OAKLAND, Calif. (KRON) — Missing, kidnapped, sex trafficked and on the streets of Oakland.

“Families coming forward saying my daughter just got snatched,” Oakland Violence Prevention Coalition Chairperson Vanessa Russell said.

“Of the 1,500 missing persons that are total in the city of Oakland, over 400 are Black women,” said Oakland City Councilmember Treva Reid. “That is a concerning, troubling number.”

That is why a broad coalition of Oakland-based organizations have declared their own state of emergency due to what they say is an increase in Black girls being abducted in the city. Russell says over the past month alone there have been 10 attempted abductions, with three occurring over the past weekend.

“One family, actually, their daughter was snatched, kidnapped on Lakeshore Avenue,” Russell said. “Taken by gunpoint by three men in a black Lexus. This is enough. We have to do something.”

“I have submitted a request to our city council president with hopes to have this item brought forth,” Reid said.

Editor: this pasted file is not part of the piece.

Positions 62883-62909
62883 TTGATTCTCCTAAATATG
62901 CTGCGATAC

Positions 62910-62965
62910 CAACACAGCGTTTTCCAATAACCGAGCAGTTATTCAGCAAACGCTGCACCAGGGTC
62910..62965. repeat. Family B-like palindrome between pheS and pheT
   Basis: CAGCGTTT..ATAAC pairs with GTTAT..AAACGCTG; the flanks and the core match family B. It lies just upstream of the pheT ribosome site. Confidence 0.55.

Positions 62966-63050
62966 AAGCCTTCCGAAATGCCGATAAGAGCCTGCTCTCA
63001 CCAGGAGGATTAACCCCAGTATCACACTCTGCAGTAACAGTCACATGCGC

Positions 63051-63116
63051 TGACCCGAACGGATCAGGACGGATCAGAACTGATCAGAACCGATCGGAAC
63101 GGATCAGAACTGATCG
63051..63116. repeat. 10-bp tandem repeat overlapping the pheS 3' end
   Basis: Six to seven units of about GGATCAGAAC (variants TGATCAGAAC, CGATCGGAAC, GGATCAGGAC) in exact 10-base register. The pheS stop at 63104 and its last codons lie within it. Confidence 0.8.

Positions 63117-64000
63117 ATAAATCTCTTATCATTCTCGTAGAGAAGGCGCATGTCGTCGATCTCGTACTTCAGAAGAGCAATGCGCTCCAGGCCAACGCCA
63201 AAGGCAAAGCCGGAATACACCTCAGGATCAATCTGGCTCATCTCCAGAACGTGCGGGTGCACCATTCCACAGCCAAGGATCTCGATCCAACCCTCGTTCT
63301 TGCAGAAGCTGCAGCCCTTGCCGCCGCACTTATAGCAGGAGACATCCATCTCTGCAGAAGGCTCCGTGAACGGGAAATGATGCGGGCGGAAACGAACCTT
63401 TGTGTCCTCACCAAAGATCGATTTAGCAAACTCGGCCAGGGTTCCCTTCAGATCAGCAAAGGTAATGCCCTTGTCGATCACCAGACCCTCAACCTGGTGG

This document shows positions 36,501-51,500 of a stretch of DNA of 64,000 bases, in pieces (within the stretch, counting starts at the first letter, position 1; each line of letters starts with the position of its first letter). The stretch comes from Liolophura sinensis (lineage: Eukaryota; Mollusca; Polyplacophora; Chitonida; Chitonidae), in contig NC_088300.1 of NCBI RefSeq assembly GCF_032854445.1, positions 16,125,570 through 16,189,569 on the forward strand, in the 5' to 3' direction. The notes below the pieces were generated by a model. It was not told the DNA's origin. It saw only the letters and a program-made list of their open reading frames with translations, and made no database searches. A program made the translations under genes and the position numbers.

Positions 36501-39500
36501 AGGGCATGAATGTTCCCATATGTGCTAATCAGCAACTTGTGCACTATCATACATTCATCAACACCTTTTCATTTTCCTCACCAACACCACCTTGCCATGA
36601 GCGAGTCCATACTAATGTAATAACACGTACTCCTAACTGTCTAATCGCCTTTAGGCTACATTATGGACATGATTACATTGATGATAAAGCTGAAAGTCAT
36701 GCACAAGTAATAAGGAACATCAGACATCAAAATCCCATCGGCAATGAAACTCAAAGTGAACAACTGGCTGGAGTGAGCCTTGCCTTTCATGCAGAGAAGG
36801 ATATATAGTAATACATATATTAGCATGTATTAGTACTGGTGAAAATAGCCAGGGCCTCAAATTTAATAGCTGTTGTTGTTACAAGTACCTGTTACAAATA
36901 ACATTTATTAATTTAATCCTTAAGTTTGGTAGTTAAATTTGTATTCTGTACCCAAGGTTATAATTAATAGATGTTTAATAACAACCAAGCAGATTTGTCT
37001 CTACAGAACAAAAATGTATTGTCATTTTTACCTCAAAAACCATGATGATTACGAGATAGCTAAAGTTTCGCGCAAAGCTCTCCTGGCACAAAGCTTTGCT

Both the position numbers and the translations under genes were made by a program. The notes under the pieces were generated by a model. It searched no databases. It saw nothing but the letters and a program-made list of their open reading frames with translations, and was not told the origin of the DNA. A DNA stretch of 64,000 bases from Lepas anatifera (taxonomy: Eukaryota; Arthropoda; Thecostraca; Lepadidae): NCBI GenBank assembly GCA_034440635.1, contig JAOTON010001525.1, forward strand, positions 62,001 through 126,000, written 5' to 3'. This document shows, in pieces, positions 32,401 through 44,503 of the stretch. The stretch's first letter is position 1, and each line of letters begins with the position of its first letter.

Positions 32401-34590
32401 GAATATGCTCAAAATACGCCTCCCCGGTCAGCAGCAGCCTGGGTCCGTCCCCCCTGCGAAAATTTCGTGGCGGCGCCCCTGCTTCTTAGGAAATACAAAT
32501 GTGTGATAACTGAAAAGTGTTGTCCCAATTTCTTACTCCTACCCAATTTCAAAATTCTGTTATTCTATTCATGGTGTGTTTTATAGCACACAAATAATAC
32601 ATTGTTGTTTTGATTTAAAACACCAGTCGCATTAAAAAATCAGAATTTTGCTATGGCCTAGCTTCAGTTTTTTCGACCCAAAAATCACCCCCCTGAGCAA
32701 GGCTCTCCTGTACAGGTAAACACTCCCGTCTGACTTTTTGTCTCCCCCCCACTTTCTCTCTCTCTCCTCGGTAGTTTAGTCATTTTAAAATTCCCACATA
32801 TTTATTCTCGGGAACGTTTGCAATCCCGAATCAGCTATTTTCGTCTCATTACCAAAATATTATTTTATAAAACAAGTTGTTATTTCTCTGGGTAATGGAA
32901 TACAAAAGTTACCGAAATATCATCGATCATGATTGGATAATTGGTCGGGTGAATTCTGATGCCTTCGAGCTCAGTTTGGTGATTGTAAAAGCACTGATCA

Reid is leading the call for her council colleagues to adopt a resolution in support of a state bill that aims to improve locating Black girls that are missing

“This call of action from the community and this effort that I am lifting up for the city of Oakland to adopt a resolution in support of California Senate Bill 673, which is being led by Senator Bradford,” Reid said. “That would establish an ebony alert to help locate missing Black youth and Black women statewide.”

Russell is also the executive director of the Love Never Fails organization, which was part of a group of nonprofits who contributed to this list of precautionary safety tips compiled by Nola Brantley Speaks. Among the tips are how to protect yourself from online predators.

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“Be aware of your online presence and don’t always believe that people who are trying to connect with you are who they say they are,” Russell said. “Definitely not hooking up with strangers when you’re online. Let’s start addressing the root causes- and we need to start holding the buyers accountable for coming into our city.”